"Obama did not reverse what Bush did, he went beyond it. Obama is just able to wrap it up in a better looking package. He is more liberal, more eloquent. He does not look like a cowboy," said James Bamford, journalist and author of numerous books about the NSA including 2008's The Shadow Factory.

 

That might explain the lack of media coverage of Obama's planned changes to a military funding law called the National Defense Authorization Act. A clause was added to the NDAA that had such a vague definition of support of terrorism that journalists and political activists went to court claiming it threatened them with indefinite detention for things like interviewing members of Hamas or WikiLeaks. Few expected the group to win, but when lawyers for Obama refused to definitively rebut their claims, a New York judge ruled in their favor. Yet, far from seeking to adjust the NDAA's wording, the White House is now appealing against the decision.

 

That hard line should perhaps surprise only the naive. "He's expanded the secrecy regime in general," said Radack. Yet it is the drone program and "kill list" that have emerged as most central to Obama's hard-line national security policy. In January 2009, when Obama came to power, the drone program existed only for Pakistan and had seen 44 strikes in five years. With Obama in office it expanded to Afghanistan, Yemen and Somalia with more than 250 strikes. Since April there have been 14 strikes in Yemen alone.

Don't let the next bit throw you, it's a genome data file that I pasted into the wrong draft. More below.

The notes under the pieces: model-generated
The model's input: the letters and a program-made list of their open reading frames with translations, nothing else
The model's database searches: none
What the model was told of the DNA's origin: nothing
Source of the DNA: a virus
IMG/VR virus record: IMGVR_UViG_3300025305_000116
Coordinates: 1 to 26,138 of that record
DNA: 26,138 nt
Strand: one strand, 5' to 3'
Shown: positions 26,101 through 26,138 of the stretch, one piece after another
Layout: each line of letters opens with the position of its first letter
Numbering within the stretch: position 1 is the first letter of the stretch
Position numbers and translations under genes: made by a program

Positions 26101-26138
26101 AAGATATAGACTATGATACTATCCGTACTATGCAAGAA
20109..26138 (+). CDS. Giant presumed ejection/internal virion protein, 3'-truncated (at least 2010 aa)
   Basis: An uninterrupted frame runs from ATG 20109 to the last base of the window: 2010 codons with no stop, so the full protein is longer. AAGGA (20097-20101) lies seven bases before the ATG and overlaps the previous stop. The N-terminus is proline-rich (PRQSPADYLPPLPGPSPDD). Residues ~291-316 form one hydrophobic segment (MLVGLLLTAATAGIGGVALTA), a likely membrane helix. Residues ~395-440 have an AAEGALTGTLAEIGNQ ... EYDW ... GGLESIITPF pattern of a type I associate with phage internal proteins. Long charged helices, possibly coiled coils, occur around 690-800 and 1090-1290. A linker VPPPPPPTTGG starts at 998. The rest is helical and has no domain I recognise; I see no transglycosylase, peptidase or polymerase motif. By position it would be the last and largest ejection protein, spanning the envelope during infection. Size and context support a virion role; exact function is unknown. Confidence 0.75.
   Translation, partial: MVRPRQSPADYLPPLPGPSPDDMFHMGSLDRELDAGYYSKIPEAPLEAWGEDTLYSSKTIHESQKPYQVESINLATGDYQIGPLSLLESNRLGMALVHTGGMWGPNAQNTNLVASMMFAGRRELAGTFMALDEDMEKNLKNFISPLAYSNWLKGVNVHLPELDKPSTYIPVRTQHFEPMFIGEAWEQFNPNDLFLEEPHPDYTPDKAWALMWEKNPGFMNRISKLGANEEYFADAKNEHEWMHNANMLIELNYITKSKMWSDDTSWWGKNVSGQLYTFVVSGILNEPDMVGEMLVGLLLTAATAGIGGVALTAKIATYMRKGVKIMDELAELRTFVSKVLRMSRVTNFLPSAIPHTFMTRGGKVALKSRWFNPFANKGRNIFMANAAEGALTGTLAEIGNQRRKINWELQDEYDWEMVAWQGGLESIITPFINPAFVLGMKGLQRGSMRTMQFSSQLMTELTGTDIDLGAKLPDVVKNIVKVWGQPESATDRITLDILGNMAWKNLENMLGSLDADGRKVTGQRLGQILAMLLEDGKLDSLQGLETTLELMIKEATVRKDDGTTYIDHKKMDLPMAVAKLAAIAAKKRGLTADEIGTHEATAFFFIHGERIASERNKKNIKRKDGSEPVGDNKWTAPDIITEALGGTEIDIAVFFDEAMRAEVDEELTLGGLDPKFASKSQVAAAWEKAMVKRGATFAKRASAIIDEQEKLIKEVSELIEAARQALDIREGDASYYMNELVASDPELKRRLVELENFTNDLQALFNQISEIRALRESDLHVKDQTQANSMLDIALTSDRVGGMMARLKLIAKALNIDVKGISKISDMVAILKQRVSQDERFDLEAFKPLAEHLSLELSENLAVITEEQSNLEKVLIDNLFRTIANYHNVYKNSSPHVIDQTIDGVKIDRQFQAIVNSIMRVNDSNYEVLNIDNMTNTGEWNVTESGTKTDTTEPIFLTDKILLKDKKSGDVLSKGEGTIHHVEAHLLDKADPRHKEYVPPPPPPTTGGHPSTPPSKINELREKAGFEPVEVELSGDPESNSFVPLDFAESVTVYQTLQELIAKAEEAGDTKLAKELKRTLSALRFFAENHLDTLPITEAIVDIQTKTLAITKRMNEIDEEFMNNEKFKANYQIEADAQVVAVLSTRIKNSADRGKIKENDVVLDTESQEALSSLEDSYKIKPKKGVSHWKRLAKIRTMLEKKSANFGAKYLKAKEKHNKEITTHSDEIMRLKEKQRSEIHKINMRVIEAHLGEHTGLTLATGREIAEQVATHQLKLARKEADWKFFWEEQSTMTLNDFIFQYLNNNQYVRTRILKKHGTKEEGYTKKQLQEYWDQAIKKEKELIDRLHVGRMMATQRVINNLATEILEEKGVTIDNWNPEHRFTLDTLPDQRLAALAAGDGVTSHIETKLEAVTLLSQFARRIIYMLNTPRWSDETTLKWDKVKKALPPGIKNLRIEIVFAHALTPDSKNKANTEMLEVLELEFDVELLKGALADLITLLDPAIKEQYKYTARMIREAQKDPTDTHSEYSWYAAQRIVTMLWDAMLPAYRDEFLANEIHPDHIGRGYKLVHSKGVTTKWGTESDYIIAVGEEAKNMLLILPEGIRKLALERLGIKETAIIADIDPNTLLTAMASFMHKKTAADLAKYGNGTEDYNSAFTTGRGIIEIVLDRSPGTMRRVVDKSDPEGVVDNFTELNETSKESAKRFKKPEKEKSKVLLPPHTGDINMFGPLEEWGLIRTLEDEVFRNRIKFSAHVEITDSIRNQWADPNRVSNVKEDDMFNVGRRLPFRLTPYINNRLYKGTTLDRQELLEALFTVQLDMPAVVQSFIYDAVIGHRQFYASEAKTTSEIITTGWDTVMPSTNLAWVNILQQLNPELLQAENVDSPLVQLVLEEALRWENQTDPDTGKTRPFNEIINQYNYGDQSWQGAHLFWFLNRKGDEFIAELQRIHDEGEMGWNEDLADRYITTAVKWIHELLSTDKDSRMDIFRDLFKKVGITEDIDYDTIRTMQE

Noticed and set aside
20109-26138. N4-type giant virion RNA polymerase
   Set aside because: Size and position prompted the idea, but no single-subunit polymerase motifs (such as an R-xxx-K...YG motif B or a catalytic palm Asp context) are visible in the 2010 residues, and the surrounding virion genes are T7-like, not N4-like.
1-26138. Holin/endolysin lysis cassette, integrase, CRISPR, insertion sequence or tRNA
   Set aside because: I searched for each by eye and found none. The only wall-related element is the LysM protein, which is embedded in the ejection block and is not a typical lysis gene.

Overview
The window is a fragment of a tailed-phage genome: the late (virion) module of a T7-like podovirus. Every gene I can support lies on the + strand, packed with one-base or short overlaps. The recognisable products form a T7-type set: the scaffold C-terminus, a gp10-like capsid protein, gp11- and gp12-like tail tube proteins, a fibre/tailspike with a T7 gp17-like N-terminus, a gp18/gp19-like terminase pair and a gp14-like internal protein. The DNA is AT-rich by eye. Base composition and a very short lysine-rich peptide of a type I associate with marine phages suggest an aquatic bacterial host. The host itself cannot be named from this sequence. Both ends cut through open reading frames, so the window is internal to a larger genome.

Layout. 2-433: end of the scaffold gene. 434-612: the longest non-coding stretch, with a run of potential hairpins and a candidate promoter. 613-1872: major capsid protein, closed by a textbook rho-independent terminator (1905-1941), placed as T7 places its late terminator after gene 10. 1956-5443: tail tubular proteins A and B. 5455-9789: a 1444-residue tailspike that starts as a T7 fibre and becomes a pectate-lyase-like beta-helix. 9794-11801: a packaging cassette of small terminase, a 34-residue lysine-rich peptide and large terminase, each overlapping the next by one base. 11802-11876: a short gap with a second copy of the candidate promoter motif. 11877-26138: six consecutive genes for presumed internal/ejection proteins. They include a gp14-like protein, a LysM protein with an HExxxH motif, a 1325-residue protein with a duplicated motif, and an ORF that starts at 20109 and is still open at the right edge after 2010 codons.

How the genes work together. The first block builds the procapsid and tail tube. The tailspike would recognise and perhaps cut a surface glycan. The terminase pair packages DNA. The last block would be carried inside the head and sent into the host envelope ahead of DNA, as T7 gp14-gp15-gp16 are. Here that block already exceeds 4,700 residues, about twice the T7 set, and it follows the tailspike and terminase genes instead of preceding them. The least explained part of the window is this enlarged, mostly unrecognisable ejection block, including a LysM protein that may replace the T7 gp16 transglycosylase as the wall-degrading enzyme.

Civilian casualties are common. Obama's first strike in Yemen killed two families who were neighbors of the target. One in Pakistan missed and blew up a respected tribal leader and a peace delegation. He has deliberately killed American citizens, including the ... cleric Anwar al-Awlaki in September last year, and accidentally killed others, such as Awlaki's 16-year-old son, Abdul-Rahman.

 

The drone operation now operates out of two main bases in the U.S., dozens of smaller installations and at least six foreign countries. There are "terror Tuesday" meetings to discuss targets which Obama's campaign manager, David Axelrod, sometimes attends, lending credence to those who see naked political calculation involved.

 

Yet for some, politics seems moot. Obama has shown himself to be a ruthless projector of national security powers at home and abroad, but the alternative in the coming election is Republican Mitt Romney.

 

"Whoever gets elected, whether it's Obama or Romney, they are going to continue this very dangerous path," said Radack. "It creates a constitutional crisis for our country. A crisis of who we are as Americans. You can't be a free society when all this happens in secret."

 

DT/SM